Analyses were carried out using SSPS for Windows (version 9.0). Growth hormone responses were analysed as peak change from baseline and also area under the curve (AUC), measured by the trapezoid method with extrapolation of baseline secretion measured from Time 0. These two measures were highly correlated (r=0.94, P<0.001). Baseline cortisol was measured as mean concentration from the three baseline sample levels. Plasma zolmitriptan levels were calculated as AUC. Differences between patients and controls were examined with Student's unpaired t-test (two-tailed). Within-group comparisons were made using Student's paired t-test (two-tailed). Correlations were carried out using Pearson's product moment.

RESULTS

All subjects tolerated zolmitriptan well. High baseline growth hormone levels led to three patients (one with melancholia) and two controls being excluded. In the overall group of patients, mean (s.e.m.) peak growth hormone responses did not differ from those of controls (11.8 (3.4) v. 16.3 (3.4) mIU/l, P=0.36). However, when the patients were divided into those with and those without the melancholic syndrome, the growth hormone responses of patients with melancholic depression were significantly less than controls (see Table 1 and Fig. 1). The mean (s.e.m) peak growth hormone response in the nine patients with melancholic depression was also significantly less when they were compared with nine controls matched for gender, age and weight (4.5 (1.3) v. 20.1 (5.9) mIU/l, P=0.03), as were the AUC responses (-70 (208) v. 1319 (438) mIU × min/l, P=0.015). Neither patient group differed from controls in either baseline cortisol concentration or AUC of plasma zolmitriptan (see Table 1). Zolmitriptan levels, baseline cortisol concentration or HRSD score did not correlate with growth hormone response in either patients or controls (data not shown: further details available from the author upon request).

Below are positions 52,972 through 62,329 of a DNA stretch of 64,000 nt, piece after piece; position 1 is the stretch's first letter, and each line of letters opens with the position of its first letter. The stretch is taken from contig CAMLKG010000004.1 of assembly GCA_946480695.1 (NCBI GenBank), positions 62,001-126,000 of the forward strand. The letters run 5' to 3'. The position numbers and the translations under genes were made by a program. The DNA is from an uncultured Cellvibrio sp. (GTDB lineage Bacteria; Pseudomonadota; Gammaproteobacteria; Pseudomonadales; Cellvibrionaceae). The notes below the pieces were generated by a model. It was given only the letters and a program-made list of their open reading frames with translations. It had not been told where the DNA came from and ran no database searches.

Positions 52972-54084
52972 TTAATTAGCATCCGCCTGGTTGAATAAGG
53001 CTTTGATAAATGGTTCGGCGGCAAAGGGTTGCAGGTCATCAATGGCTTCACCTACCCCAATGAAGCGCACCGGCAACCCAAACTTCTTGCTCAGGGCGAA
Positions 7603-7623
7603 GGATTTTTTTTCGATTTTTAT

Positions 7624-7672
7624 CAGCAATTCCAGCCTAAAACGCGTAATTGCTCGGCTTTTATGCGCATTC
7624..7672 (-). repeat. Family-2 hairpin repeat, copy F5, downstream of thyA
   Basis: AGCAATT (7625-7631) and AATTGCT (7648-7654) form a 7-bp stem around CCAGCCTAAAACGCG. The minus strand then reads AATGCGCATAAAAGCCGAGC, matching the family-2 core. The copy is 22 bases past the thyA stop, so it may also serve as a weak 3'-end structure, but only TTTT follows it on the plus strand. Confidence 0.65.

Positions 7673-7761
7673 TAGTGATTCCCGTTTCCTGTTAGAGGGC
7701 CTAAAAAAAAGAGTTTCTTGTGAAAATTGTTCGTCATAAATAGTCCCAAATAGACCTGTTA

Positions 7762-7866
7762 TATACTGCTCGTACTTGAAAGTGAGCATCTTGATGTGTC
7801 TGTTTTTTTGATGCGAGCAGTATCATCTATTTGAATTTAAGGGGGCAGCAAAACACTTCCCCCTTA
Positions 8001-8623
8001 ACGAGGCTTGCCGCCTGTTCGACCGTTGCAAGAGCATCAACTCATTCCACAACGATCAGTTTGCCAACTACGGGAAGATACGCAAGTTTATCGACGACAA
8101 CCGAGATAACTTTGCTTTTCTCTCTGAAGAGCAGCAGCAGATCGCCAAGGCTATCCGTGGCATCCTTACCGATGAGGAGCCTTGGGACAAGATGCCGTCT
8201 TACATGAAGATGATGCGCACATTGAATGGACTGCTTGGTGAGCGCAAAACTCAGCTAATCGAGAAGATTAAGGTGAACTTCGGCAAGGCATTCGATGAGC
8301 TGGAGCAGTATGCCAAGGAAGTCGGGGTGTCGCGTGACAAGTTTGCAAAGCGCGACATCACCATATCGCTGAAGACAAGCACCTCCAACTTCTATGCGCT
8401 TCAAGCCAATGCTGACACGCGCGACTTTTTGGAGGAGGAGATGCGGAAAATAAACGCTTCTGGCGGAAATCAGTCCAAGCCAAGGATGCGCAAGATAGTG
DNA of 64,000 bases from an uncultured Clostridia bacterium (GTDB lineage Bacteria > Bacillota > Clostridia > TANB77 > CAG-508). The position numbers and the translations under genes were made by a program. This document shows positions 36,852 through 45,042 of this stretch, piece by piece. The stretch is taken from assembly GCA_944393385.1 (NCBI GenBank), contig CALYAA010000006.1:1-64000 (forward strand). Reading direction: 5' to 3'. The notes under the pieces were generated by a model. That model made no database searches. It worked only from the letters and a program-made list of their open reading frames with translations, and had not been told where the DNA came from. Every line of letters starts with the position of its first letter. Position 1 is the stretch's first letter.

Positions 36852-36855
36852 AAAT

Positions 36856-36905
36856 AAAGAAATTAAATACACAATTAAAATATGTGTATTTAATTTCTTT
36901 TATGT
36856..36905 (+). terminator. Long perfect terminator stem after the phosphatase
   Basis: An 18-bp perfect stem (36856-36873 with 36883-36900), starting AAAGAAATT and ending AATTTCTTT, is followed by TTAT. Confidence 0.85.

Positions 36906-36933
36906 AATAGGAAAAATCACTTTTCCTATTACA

Fig. 1 Peak growth response over baseline following zolmitriptan (5 mg orally) in patients with depression and controls. The responses of the patients with melancholic depression are significantly less than the controls (P<0.005, unpaired t-test).

Table 1 Hormone and zolmitriptan levels in patients with depression and control subjects

Controls (n=23) Mean (s.e.m.) Subjects with non-melancholic depression (n=14) Mean (s.e.m.) Subjects with melancholic depression (n=9) Mean (s.e.m.)
Baseline cortisol (μg/100ml) 23.8 (2.5) 23.8 (2.0) 20.8 (2.6)
Δ Peak growth hormone (mIU/l) 16.8 (3.4) 16.5 (5.2) 4.5 (1.3)***
Area under the curve for growth hormone (mIU × min/l) 946.0 (237) 628 (434) -69.7 (208)***
Zolmitriptan (ng × min/ml) 619 (89) 588 (90) 622 (111)
HRSD score - 24 (1.3) 26 (2.4)

In the 12 patients who were re-challenged with zolmitriptan after SSRI treatment the mean (s.e.m.) peak growth hormone response was significantly attenuated (14.2 (4.8) v. 1.9 (0.7) mIU/l, P=0.024). The AUC of growth hormone secretion after zolmitriptan was also significantly less following SSRI treatment (675 (355) v. ‒368 (173) mIU × min/l, P=0.005) (see Fig. 2). The mean (s.e.m.) AUC of zolmitriptan was not significantly altered by SSRI treatment (588 (83) v. 649 (87), P=0.45). The mean fall in HRSD was 7.9. Five of the patients were responders as judged by a 50% decline in HRSD score. There was no correlation between fall in HRSD and change in peak or AUC growth hormone response to zolmitriptan (r=0.18, P=0.57 and r=-0.10, P=0.98, respectively).